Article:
You can learn a lot by watching other social media accounts, but it also presents the possibility for work in the future. Think about what you can bring to the table, and when you feel confident and have honed your skills, reach out to them.
10. Clean up your accounts
I’ve talked a bit about using your personal social media accounts as a way to learn how to become a social media manager, but don’t forget about the cringey and potentially problematic things that might be lurking on your personal page.
Everything you share on social media, especially as you become a social media manager, has the potential to make people feel something. A lot of the time it’s really good stuff, like making someone laugh or smile, but it can go the opposite direction too.
You can do a personal audit on your social media accounts by:
- Google yourself and see what pops up to see what kind of information is available and where.
- Delete profiles and pages from old and outdated platforms (think MySpace).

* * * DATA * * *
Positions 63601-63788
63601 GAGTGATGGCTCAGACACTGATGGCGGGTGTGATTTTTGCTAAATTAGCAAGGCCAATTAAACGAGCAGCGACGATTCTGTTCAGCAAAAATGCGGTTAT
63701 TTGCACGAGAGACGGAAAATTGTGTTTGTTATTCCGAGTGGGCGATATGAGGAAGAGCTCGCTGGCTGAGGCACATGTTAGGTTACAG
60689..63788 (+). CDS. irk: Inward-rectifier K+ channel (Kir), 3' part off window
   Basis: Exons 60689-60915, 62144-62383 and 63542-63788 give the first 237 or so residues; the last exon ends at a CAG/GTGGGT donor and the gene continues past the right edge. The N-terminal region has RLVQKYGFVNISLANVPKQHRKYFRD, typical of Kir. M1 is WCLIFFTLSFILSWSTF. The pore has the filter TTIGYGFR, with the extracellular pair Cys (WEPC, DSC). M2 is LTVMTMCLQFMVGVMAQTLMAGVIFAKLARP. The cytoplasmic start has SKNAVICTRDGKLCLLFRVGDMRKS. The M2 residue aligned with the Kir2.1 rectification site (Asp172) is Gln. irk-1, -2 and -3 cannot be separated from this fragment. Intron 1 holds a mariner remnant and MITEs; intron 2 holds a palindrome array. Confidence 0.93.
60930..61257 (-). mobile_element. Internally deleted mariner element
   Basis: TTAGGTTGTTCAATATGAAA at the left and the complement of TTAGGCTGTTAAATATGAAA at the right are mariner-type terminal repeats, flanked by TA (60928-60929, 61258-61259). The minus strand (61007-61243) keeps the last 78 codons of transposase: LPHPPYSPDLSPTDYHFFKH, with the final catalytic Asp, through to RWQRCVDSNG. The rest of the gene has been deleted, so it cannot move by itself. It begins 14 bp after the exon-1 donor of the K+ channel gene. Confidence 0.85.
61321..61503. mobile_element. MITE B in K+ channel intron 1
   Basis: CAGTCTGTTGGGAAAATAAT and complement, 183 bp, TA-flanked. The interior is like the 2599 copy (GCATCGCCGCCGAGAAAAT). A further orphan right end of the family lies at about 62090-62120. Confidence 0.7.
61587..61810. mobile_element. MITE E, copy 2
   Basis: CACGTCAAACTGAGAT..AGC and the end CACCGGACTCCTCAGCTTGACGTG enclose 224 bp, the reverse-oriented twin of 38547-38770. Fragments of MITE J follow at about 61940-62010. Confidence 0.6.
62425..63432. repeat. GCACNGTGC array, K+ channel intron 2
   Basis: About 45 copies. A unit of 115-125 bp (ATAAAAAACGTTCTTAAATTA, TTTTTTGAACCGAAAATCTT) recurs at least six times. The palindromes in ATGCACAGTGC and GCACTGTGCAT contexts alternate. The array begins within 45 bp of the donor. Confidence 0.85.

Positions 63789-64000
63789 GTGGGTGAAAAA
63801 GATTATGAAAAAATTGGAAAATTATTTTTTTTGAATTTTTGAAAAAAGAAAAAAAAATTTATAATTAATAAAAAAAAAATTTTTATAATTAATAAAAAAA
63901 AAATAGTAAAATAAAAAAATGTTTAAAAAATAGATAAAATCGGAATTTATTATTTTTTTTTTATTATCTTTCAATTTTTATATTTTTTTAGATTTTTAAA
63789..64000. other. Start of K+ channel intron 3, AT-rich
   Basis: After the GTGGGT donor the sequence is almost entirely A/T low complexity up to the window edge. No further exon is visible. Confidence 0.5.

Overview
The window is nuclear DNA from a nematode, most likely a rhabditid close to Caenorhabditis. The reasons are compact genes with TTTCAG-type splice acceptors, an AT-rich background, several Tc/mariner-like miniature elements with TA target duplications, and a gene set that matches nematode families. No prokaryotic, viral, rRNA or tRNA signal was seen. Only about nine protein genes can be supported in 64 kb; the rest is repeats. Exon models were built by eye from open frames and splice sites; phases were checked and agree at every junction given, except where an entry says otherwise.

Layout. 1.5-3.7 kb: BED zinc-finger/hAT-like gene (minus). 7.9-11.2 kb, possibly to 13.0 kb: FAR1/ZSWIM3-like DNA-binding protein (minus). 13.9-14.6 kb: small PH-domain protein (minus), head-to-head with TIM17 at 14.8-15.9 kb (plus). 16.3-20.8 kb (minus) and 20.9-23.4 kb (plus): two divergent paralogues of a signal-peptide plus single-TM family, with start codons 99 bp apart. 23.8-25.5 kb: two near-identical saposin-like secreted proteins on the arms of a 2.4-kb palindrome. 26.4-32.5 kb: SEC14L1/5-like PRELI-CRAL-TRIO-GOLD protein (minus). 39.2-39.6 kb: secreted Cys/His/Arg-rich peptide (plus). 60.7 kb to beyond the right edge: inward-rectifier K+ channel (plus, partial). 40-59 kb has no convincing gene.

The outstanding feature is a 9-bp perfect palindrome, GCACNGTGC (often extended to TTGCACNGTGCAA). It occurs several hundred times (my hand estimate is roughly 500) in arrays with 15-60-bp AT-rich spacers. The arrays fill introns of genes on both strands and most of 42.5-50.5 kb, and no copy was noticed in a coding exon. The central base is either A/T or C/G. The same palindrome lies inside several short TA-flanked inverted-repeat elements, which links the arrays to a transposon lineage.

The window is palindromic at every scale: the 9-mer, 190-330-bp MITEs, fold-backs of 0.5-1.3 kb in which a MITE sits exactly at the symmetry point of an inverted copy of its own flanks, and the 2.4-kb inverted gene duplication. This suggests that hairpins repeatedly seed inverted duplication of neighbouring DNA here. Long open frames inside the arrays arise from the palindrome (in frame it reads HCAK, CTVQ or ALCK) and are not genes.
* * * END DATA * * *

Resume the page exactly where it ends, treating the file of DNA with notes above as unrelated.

- If you don’t want everything public, consider creating a personal account and setting it to private.
- Consider deleting posts that involve things you would be embarrassed if a work colleague saw – this could include posts about drug use, alcohol, or just any negative and mean-spirited comments, etc.
11. Get into the think-before-you-post mindset
You may have some serious “what the heck was I thinking!?” thoughts as you go through and clean up your accounts. Let that be a reminder that you always, always, always need to think before you post.
Think about how each of your posts will come across to your audience. You’re training yourself for when you start working with clients, and it’s good to get into that mindset before you’re working for anyone.
Even well-intentioned professional social media managers make mistakes on occasion, like this one below from Chase Bank.
Chase thought they were being clever, but many people saw it as the bank teasing its customers and coming off as completely out of touch. It only got worse when Senator Elizabeth Warren dunked on the tweet.
While I understand what Chase was trying to do, they definitely missed the mark. Eventually, Chase responded with this:
That had to be a bad day for Chase’s social media management team, but it’s a good teaching moment for anyone who wants to learn how to become a social media manager.
You may make a mistake on behalf of your clients, and you need to be ready to correct the situation to protect your client’s brand and your business.
12. Do some volunteer work